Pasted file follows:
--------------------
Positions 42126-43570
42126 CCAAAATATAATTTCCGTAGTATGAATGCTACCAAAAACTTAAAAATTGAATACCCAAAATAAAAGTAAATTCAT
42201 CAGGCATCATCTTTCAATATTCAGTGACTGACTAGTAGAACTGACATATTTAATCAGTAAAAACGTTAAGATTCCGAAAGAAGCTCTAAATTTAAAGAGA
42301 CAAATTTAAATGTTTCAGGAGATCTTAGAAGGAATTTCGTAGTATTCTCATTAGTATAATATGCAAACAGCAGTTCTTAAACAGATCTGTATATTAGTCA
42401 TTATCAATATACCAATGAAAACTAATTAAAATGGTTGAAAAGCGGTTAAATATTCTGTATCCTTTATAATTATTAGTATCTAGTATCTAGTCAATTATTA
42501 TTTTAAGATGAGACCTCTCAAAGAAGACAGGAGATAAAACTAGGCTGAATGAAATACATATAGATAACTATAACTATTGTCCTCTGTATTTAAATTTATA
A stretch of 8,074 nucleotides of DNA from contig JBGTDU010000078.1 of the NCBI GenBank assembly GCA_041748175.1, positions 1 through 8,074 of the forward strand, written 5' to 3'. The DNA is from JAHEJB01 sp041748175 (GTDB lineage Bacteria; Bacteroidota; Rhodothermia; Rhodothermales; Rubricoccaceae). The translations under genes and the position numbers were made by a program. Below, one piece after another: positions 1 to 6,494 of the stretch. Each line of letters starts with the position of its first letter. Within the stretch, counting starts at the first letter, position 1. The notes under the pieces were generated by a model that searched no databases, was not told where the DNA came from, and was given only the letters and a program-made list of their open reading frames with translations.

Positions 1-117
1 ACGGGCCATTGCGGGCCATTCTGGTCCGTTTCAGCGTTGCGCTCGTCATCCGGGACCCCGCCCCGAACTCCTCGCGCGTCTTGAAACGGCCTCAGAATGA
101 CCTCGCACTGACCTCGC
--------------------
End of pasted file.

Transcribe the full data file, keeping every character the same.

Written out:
Positions 42126-43570
42126 CCAAAATATAATTTCCGTAGTATGAATGCTACCAAAAACTTAAAAATTGAATACCCAAAATAAAAGTAAATTCAT
42201 CAGGCATCATCTTTCAATATTCAGTGACTGACTAGTAGAACTGACATATTTAATCAGTAAAAACGTTAAGATTCCGAAAGAAGCTCTAAATTTAAAGAGA
42301 CAAATTTAAATGTTTCAGGAGATCTTAGAAGGAATTTCGTAGTATTCTCATTAGTATAATATGCAAACAGCAGTTCTTAAACAGATCTGTATATTAGTCA
42401 TTATCAATATACCAATGAAAACTAATTAAAATGGTTGAAAAGCGGTTAAATATTCTGTATCCTTTATAATTATTAGTATCTAGTATCTAGTCAATTATTA
42501 TTTTAAGATGAGACCTCTCAAAGAAGACAGGAGATAAAACTAGGCTGAATGAAATACATATAGATAACTATAACTATTGTCCTCTGTATTTAAATTTATA
A stretch of 8,074 nucleotides of DNA from contig JBGTDU010000078.1 of the NCBI GenBank assembly GCA_041748175.1, positions 1 through 8,074 of the forward strand, written 5' to 3'. The DNA is from JAHEJB01 sp041748175 (GTDB lineage Bacteria; Bacteroidota; Rhodothermia; Rhodothermales; Rubricoccaceae). The translations under genes and the position numbers were made by a program. Below, one piece after another: positions 1 to 6,494 of the stretch. Each line of letters starts with the position of its first letter. Within the stretch, counting starts at the first letter, position 1. The notes under the pieces were generated by a model that searched no databases, was not told where the DNA came from, and was given only the letters and a program-made list of their open reading frames with translations.

Positions 1-117
1 ACGGGCCATTGCGGGCCATTCTGGTCCGTTTCAGCGTTGCGCTCGTCATCCGGGACCCCGCCCCGAACTCCTCGCGCGTCTTGAAACGGCCTCAGAATGA
101 CCTCGCACTGACCTCGC